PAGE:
Security and compliance are intimidating topics whether you’ve been through a hundred audits before or if this is your first one. That’s why we’re here to help. Security and compliance don’t have to remain a mystery. When you work with an auditing firm that cares about your well-being and success, audits won’t seem as scary anymore. If you are ready to start your audit or want to learn more about the COSO Internal Control – Integrated Framework, connect with one of our experts today.

What is an Audit Scope and How Does it Impact an Audit?

Knowing where your assets reside and which controls apply to them are critical for any organization. Why? This is the only way you can manage and secure them from a potential data breach or security incident.

During the initial phases of a SOC 1 or SOC 2 audit, an auditor will walk you through defining the scope of your audit. What does that entail? Below, we define an audit scope, explore scope requirements, and help you determine the right scope for your business audit needs.

What Is an Audit Scope?

Defining an audit scope sets boundaries for the assessment by requiring organizations to outline anything that could otherwise impact the security of the protected information. Understanding the scope is crucial for both the auditors and the entity being audited, as it sets clear expectations and focuses the audit efforts.

Key Audit Scope Components

By clearly defining the audit scope, auditors and stakeholders can ensure the audit is focused, efficient, and aligned with the organization’s objectives. Below are some key components to include in your audit scope.

  • Extent of Examination: Specifies which departments or functions of the organization or which processes will be included in the audit.
  • Time Period: Identifies the specific duration or financial year(s) the audit will cover, such as a fiscal period.
  • Depth of Audit: Determines how thoroughly each area will be examined and if the audit will be a high-level overview or a detailed examination.
  • Objectives and Goals: Outlines what the audit aims to achieve, such as compliance verification, financial accuracy, or process effectiveness. It also anticipates potential recommendations, improvements, or corrective actions that may follow the audit.
  • Regulatory Framework: Includes any specific laws, standards, policies and procedures, or regulations that the audit is designed to assess compliance with.
  • Resource Allocation: Details the resources (like manpower, technology, documentation, and data) that will be dedicated to the audit.
  • Reporting: Defines what content is included in the audit results, how the findings are reported and formatted, and to whom they are delivered to.

How Do You Define the Scope of a SOC 1 or SOC 2 Audit?

When an organization partners with their auditor to define the scope of their SOC 1 or SOC 2 audit, they’ll typically answer questions, such as:

  • Which locations are involved?
  • Do you have any third parties? What services do they provide?
  • How many business applications and technology platforms are involved?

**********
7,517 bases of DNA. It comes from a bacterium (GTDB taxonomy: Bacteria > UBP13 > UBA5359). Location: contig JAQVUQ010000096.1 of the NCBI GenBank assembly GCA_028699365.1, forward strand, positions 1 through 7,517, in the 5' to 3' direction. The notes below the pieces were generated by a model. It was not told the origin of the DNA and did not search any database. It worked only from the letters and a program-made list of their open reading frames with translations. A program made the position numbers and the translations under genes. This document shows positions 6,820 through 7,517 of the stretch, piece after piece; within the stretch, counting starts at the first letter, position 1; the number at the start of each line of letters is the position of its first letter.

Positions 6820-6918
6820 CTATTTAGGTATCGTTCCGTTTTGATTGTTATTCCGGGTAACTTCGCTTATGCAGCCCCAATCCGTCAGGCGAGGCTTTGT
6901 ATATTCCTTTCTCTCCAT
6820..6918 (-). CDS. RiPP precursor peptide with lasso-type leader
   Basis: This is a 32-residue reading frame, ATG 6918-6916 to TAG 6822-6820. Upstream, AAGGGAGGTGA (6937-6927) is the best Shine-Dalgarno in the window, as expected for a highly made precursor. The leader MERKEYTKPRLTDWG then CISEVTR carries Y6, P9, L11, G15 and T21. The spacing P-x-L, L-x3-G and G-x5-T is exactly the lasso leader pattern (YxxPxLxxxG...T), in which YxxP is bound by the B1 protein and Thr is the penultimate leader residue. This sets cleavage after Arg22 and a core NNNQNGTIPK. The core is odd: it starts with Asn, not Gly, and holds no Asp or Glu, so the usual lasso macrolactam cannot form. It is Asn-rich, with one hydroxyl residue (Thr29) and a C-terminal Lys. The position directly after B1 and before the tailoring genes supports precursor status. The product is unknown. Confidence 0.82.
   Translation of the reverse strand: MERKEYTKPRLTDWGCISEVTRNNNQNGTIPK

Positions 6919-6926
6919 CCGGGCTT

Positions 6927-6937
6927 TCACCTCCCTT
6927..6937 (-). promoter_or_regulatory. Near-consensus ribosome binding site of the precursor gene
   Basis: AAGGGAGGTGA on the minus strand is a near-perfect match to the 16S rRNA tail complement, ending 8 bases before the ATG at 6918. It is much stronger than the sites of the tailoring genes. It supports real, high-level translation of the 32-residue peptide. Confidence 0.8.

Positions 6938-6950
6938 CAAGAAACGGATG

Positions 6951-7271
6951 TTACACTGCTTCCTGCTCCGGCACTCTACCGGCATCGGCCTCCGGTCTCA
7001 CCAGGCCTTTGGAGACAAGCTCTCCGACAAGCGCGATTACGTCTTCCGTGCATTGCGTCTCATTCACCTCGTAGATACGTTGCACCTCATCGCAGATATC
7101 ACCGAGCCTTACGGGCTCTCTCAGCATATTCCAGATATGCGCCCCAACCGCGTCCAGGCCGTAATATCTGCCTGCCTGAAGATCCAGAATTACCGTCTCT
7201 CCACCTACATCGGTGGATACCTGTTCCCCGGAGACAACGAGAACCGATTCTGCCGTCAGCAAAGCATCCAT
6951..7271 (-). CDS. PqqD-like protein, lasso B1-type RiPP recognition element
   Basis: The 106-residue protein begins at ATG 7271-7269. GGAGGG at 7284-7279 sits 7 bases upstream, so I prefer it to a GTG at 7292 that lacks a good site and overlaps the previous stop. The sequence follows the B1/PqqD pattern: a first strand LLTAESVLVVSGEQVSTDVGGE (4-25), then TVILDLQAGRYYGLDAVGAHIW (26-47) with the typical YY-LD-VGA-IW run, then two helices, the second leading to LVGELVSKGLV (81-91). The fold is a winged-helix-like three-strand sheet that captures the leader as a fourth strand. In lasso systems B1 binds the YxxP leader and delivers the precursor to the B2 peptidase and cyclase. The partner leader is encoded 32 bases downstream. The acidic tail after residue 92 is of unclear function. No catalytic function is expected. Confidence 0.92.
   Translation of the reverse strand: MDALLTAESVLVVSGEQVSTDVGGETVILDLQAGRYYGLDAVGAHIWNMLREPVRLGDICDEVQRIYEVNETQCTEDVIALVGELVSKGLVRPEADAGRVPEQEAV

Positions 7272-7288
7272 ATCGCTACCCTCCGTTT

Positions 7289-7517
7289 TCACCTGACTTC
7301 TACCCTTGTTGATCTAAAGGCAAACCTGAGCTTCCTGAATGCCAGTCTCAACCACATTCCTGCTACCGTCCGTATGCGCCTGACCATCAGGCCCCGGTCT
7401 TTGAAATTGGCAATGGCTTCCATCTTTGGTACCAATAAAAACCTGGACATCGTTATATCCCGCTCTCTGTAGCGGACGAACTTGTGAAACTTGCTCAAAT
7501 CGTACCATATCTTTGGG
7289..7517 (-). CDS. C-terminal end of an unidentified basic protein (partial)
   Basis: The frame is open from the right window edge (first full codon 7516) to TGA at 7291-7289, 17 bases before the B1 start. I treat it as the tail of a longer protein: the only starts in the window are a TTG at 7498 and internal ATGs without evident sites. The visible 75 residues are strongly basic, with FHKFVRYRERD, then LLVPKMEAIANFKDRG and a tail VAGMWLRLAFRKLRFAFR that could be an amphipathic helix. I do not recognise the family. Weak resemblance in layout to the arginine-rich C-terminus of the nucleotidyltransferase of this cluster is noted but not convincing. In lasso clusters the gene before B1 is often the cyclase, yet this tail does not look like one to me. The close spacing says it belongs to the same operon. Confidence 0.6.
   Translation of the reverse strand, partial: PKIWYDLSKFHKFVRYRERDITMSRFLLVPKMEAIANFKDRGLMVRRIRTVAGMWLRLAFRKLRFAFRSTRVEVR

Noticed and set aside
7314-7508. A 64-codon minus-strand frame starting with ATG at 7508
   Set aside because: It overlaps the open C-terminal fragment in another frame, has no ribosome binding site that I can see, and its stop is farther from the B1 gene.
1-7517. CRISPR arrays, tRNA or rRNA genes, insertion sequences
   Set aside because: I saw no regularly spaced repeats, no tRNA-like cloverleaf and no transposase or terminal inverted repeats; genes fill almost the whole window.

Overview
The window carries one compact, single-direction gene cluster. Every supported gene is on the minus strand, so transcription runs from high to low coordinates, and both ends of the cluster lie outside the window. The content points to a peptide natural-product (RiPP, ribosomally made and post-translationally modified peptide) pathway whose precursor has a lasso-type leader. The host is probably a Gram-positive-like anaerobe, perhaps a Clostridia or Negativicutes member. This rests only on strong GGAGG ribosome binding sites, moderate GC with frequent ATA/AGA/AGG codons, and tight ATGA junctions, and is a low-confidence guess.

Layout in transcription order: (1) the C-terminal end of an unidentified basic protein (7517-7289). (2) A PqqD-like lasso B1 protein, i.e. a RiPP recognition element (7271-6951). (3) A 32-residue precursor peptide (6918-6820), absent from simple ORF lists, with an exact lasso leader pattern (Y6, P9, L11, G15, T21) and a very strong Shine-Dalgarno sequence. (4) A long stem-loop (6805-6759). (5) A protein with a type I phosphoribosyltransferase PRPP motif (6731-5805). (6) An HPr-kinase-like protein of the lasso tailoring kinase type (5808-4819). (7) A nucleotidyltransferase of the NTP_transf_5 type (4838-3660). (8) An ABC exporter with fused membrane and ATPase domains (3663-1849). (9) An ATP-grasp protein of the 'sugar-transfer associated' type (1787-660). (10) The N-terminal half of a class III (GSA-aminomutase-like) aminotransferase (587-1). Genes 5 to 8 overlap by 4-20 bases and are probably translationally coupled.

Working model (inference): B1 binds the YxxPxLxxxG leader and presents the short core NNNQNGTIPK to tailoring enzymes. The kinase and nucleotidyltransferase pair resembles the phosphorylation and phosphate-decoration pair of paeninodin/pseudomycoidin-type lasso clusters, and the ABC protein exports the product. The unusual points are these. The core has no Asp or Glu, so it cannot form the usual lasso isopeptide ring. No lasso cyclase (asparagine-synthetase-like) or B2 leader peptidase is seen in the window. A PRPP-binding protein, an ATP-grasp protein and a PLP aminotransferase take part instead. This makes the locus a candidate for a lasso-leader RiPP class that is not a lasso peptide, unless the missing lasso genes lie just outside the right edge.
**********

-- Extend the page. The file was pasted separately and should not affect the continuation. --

• Which systems are involved?
  • What people are responsible?
  • Which processes focus on internal control over financial reporting?

How Can a Well-Defined Audit Scope Help Identify Potential Risks and Issues?

A well-defined audit scope identifies potential risks and issues within an organization. Targeted risk assessment focuses on specific areas where risks are most likely to be present. It also ensures the audit is not only efficient but also effective in pinpointing where attention is needed most.

Additionally, a clear audit scope allows for optimal resource allocation, directing efforts and resources to the areas that are of high risk, thereby maximizing the effectiveness of the audit process.

Clarity is another significant benefit, ensuring the audit’s alignment with the most relevant risk areas and critical issues are not overlooked. This alignment is essential for the audit to be truly effective in assessing and mitigating risks.

When mitigating risks, early detection of issues is critical. A focused audit scope helps identify problems at an early stage, allowing your business to take corrective actions in a timely manner. This proactive approach can prevent minor issues from escalating into major problems, saving the organization time and resources in the long run.

Lastly, a well-defined scope offers comprehensive coverage, ensuring the examination of all critical organizational areas without wasting resources on unnecessary or redundant areas. This thorough approach guarantees a complete and successful audit, covering everything and leaving no risk unnoticed.

Can Your Audit Scope be Too Broad or Too Narrow?

The scope of an audit can greatly impact the overall effectiveness. If the scope is too broad, an auditor could miss critical items during the assessment. If the scope is too narrow, an auditor might be unable to perform an accurate assessment or give an accurate opinion of an organization’s controls because some may have been left out.

This is why partnering with an expert, senior-level Information Security Specialist, like those at KirkpatrickPrice, is so critical. If you want to get the most out of your investment in a SOC 1 or SOC 2 audit, effective scoping is key.

Can the Scope of an Audit Vary for Different Organizations or Industries?

Yes, the scope varies significantly and depends on several elements, including:

  • Industry-Specific Requirements: Different industries have unique regulatory and compliance requirements influencing the audit scope.
  • Organizational Size and Complexity: Larger or more complex organizations may require a broader and more detailed audit scope.
  • Nature of Business Activities: Companies engaged in different activities (e.g., manufacturing vs. service) have distinct focus areas.
  • Risk Profile: Organizations with different risk exposures (financial, operational, technological) will have tailored audit scopes.
  • Previous Audit Findings: Past audit outcomes can influence the focus of future audits.